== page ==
This excellent article appeared in The451 this morning, written by Doug Toombs. I wanted to highlight once sentence that Doug has written because I’ve blogged about this subject many times in the past.
For vendors, the way to a service provider’s heart is threefold – true multi-tenancy, APIs and consumption-based pricing
I see so many vendors thinking that Service Providers are a “river of gold” and firing up SP focused marketing. But….as I’ve said many times in the past, you have to have the product architecture and the business model to be successful. These capabilities are table stakes…without them then you may as well go home, most SPs will ask you to leave the building.
Here is the complete article:
Nimsoft deployment at SoftLayer
Recently, Tier 1 Research had a chance to sit down with representatives from both Nimsoft(now a part of CA Technologies) and SoftLayer, and learn a bit more about the implementation of Nimsoft’s suite of offerings within the SoftLayer environment.
In the initial days of Nimsoft’s development, its strategy was to focus on developing the core of a monitoring service, focusing on APIs and SDKs first with the assumption that many of its future potential customers might have already had an enterprise-class NMS in place (such as Hewlett-Packard’s OpenView, IBM Netcool, etc.), which it would feed into. This forced the firm to focus on functionality first over looks or interfaces, but eventually made Nimsoft a good fit for SoftLayer’s tendency toward automation and in-house development capabilities.
SoftLayer CTO Nathan Day stated that the company had always wanted to give its customers the intelligence they need to monitor their own servers. Previously, it had looked at the popular open-source package Nagios, but there weren’t any agent-based intelligence gathering components that met SoftLayer’s needs and scalability requirements (before the merger with The Planet, SoftLayer had roughly 30,000 servers). Therefore, SoftLayer was looking for a mostly ‘self-managed’ product with an agent component that could easily be deployed, wouldn’t affect the customer’s host(s) too much, was truly multi-tenant and could scale to its projected needs.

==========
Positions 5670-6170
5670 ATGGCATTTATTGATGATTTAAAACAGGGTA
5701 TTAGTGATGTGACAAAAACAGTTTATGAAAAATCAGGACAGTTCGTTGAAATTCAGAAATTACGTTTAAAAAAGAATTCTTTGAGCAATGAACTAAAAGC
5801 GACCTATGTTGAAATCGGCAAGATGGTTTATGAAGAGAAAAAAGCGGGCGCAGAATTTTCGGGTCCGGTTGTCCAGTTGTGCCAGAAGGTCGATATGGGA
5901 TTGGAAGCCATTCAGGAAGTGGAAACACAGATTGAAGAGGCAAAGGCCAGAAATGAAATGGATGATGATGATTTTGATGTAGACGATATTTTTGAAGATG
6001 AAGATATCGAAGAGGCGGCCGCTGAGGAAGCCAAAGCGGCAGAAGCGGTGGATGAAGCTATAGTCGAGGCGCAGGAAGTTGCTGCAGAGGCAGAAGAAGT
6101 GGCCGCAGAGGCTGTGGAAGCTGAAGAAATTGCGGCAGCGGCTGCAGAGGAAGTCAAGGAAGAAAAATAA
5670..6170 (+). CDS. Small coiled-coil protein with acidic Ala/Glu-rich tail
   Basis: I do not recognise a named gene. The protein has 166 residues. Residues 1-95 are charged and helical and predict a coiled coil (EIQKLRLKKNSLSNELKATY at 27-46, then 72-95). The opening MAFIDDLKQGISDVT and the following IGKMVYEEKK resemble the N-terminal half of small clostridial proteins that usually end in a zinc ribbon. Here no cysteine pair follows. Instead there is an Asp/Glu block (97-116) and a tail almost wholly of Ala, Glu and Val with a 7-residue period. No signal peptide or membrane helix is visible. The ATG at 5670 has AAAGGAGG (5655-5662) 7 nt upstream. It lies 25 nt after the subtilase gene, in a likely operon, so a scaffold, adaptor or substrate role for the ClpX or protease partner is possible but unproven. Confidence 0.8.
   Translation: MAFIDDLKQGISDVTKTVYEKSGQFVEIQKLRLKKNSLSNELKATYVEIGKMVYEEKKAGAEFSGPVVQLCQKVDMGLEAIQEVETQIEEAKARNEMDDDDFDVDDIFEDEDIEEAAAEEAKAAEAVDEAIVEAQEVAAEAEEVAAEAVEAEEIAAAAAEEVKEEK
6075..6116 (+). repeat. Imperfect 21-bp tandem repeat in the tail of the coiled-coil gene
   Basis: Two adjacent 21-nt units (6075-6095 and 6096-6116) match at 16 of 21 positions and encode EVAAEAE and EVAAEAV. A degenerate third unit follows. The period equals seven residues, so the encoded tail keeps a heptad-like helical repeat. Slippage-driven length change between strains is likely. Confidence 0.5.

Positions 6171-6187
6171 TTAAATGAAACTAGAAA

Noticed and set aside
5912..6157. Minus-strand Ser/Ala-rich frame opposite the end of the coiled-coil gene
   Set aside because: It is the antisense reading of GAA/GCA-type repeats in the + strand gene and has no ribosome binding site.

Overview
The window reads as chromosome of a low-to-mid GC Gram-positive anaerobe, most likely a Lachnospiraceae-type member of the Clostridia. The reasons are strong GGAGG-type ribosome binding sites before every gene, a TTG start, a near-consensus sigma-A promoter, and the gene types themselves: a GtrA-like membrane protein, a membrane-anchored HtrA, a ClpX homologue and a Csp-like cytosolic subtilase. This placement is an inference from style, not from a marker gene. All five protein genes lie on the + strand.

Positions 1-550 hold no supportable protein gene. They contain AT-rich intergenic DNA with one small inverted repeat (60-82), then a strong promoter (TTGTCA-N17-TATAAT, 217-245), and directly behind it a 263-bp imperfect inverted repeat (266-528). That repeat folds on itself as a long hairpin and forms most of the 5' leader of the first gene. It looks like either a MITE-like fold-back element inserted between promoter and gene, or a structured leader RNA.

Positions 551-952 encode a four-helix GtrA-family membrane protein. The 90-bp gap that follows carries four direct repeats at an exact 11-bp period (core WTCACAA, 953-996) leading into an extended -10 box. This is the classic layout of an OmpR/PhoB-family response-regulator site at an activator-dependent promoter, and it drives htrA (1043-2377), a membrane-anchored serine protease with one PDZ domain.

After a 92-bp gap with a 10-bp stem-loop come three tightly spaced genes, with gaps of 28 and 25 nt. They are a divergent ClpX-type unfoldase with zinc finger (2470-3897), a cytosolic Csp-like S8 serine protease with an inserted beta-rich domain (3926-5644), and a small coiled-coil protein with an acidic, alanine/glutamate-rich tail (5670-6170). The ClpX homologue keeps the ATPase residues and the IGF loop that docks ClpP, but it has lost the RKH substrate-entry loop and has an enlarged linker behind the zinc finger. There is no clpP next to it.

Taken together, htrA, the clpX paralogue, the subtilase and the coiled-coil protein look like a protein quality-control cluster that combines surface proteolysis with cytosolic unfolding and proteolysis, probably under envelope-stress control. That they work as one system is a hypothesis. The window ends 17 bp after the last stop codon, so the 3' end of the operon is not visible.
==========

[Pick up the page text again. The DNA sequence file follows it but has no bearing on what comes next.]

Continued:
Upon meeting up initially with Nimsoft, one of the first questions that SoftLayer asked was about the APIs (something it reportedly asks of any software or hardware vendor, so vendors reading this take note!) Initially, it was impressed by the capabilities that the API afforded, and after just a few weeks of kicking around the Nimsoft service in-house, SoftLayer realized that Nimsoft would help it meet its goal for their customers. For the deployment, SoftLayer negotiated an opex licensing model for the on-premises version of its software, as opposed to using Nimsoft On Demand, or buying a fixed number of licenses ahead of actually having systems to monitor.
SoftLayer was able to quickly complete the engineering work needed to integrate Nimsoft into its automated provisioning systems as a standard offering. Now, when a customer installs a SoftLayer server, the Nimsoft agent is automatically installed at the same time the OS is provisioned and the initial login credentials are turned over to the customer. Customers can opt out of this installation if they prefer, otherwise they get the Nimsoft agent installed by default. Existing SoftLayer customers that already had provisioned systems can sign up for the service via a portal (although they must install the agent on their own, since they would have the login credentials to their system).
Once installed, SoftLayer provides a free base package of stats across the primary categories of CPU, disk and RAM. Advanced packages and plug-ins are available for other monitoring needs, such as when running complex applications like Microsoft Exchange or Oracle. Everything in the customer’s experience is done from the SoftLayer portal, which communicates with the Nimsoft system and its agents spread out throughout the servers in its datacenters. The product has already proven itself to be popular not just with SoftLayer’s customers, but with their internal NOC as well. The NOC operators benefit from the Nimsoft installation on the customer’s server by using data collected as a diagnostic tool to help troubleshoot customer help desk tickets; i.e., spotting high memory utilization and massive paging activity as the cause for a ‘slow’ server (as reported by a customer) is much easier when all of the relevant data has already been collected and is available for review.
For vendors, the way to a service provider’s heart is threefold – true multi-tenancy, APIs and consumption-based pricing. The tendency of service providers to start asking their vendors to offer opex pricing is a trend we’ve commented on in the past, and don’t see any signs of this changing in the future as providers try to align their cost structures closer to their revenue flows.
As cloud gains more and more mindshare in the market, end customers are becoming accustomed to the ‘pay only for what you use’ model – so much so that it is now starting to extend beyond technical infrastructure components and into managed services as well. T1R expects that the vendors that will succeed the most in the cloud era are the ones that recognize these trends and work with service providers to come to a licensing and deployment model that is mutually beneficial, even if there is some shared risk involved.